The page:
Abstract

The first fiber Bragg grating (FBG) accelerometer using direct transverse forces is demonstrated by fixing the FBG by its two ends and placing a transversely moving inertial object at its middle. It is very sensitive because a lightly stretched FBG is more sensitive to transverse forces than axial forces. Its resonant frequency and static sensitivity are analyzed by the classic spring-mass theory, assuming the axial force changes little. The experiments show that the theory can be modified for cases where the assumption does not hold. The resonant frequency can be modified by a linear relationship experimentally achieved, and the static sensitivity by an alternative method proposed. The principles of the over-range protection and low cross axial sensitivity are achieved by limiting the movement of the FBG and were validated experimentally. The sensitivities 1.333 and 0.634nm/g were experimentally achieved by 5.29 and 2.83 gram inertial objects at 10 Hz from 0.1 to 0.4 g (g=9.8m/s2), respectively, and their resonant frequencies were around 25 Hz. Their theoretical static sensitivities and resonant frequencies found by the modifications are 1.188nm/g and 26.81 Hz for the 5.29 gram one and 0.784nm/g and 29.04 Hz for the 2.83 gram one, respectively.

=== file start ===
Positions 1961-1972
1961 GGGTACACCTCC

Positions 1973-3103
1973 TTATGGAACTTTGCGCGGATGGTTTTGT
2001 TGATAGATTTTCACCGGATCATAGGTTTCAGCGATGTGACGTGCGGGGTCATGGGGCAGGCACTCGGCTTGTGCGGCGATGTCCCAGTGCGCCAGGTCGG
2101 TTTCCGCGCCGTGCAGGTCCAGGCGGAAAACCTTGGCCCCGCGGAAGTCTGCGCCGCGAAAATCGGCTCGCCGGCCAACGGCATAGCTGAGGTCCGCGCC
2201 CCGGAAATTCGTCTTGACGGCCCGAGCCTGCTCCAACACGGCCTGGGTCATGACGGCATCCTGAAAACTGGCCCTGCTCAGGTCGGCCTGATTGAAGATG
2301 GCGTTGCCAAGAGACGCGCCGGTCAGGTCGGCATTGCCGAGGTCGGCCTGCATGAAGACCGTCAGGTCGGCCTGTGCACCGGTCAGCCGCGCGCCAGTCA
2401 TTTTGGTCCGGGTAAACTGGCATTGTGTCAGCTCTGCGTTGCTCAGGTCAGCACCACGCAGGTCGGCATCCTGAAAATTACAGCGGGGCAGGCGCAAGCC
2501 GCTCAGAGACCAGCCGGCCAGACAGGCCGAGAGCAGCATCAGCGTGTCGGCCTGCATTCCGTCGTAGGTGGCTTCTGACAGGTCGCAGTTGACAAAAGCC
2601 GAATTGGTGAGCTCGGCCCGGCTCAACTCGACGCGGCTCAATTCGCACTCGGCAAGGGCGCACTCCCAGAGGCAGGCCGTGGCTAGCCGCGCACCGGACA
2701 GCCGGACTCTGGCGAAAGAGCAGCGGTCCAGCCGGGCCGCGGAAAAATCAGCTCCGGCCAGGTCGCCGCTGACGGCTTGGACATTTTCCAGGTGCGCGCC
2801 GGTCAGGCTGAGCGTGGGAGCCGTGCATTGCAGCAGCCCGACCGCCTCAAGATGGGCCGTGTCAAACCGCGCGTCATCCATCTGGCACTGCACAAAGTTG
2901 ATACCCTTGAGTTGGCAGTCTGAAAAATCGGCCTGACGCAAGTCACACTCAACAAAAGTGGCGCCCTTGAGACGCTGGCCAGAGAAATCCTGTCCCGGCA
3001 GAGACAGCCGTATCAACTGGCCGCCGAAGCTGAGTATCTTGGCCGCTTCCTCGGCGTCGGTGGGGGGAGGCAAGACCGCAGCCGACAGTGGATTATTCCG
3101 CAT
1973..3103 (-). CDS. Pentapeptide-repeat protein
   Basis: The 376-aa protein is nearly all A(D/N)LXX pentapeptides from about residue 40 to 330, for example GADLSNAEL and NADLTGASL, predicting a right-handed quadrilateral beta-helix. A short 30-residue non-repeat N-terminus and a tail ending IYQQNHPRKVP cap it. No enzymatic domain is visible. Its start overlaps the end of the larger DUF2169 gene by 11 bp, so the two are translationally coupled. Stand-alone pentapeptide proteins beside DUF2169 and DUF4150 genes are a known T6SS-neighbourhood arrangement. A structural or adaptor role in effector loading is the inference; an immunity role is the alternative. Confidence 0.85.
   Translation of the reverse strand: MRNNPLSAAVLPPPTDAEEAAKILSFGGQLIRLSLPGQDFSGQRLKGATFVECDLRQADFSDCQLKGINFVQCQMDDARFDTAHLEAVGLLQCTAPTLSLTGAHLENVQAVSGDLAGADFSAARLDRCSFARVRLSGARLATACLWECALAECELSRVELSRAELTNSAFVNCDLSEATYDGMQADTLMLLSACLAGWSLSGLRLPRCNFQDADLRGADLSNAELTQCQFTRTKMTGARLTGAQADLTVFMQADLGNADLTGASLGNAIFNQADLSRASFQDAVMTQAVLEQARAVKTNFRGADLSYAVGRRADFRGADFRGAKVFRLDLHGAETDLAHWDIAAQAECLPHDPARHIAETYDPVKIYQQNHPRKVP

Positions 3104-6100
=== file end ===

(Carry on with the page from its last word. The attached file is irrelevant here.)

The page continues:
© 2013 Optical Society of America

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